Purpose: The relationship between the severity of the apnea-hypopnea index (AHI) and the quality of life (QOL) in patients with obstructive sleep apnea (OSA) has been inconsistent in previous studies. This study aimed to identify the core factor associated with the QOL of suspected OSA patients and to compare the QOL of subjects with OSA and simple snoring (SS). Methods: Two hundred eighty-five subjects who were clinically suspected to have OSA underwent nocturnal polysomnography (PSG) and completed self-report questionnaires including the World Health Organization Quality of Life Short Form (WHOQOL-BREF) and the Pittsburgh Sleep Quality Index (PSQI). The effects of the clinical and PSG variables on the QOL score were analyzed using multiple stepwise regression analyses, and the QOL of OSA and SS groups was compared. Results: In correlation analyses, the most significant factor that correlated with the QOL of the subjects was the PSQI total score (p < 0.001), while the AHI was not related to the WHOQOL-BREF total score. In multiple linear regression analysis, the PSQI total score was the most significant factor associated with the QOL of participants (p < 0.001). The mean score of the WHOQOL-BREF did not differ significantly between the OSA group and the SS group. Conclusion: This study suggests that the main factor affecting the QOL of suspected OSA subjects is their subjective sleep quality. We therefore conclude that patients with OSA symptoms estimate their QOL based on their subjective sleep perception rather than AHI.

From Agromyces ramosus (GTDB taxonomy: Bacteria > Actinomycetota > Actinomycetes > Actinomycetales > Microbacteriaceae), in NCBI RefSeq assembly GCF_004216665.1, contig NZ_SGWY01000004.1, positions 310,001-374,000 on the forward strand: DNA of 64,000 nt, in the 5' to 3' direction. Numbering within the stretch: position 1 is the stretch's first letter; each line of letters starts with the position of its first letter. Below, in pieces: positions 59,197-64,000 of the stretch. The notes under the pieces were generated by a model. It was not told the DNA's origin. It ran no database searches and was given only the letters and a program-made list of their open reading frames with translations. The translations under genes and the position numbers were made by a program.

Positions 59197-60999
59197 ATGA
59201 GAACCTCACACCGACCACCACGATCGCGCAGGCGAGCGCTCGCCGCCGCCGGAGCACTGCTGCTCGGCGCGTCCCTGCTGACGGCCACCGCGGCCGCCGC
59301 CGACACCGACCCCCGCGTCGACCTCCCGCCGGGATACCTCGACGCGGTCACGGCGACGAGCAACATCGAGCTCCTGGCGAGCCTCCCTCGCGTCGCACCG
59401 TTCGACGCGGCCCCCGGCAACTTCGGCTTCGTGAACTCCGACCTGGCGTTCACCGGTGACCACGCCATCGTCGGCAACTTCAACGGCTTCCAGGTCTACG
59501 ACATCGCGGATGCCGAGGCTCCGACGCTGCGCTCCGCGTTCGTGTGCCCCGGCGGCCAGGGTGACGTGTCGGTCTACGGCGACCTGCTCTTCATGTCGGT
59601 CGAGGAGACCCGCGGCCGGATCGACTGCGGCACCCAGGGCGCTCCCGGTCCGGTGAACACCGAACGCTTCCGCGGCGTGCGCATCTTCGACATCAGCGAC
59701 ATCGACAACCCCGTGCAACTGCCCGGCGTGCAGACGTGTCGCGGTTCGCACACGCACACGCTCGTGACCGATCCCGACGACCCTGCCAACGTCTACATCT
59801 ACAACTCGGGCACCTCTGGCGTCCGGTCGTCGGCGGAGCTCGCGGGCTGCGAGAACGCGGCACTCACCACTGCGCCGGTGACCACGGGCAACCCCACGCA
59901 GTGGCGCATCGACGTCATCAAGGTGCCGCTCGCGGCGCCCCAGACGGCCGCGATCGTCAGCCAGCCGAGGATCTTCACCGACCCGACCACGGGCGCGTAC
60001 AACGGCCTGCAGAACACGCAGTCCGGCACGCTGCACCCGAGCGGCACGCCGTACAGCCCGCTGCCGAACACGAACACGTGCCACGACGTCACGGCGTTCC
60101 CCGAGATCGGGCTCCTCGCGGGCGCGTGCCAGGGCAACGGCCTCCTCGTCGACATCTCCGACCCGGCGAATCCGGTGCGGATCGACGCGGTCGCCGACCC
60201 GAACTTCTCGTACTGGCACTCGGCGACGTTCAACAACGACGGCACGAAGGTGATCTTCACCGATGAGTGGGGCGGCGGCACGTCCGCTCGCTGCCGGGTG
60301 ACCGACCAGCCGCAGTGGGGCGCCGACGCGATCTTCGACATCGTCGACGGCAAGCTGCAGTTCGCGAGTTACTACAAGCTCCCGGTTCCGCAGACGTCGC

- Obstructive sleep apnea
- Pittsburgh sleep quality index
- Quality of life
ASJC Scopus subject areas
- Clinical Neurology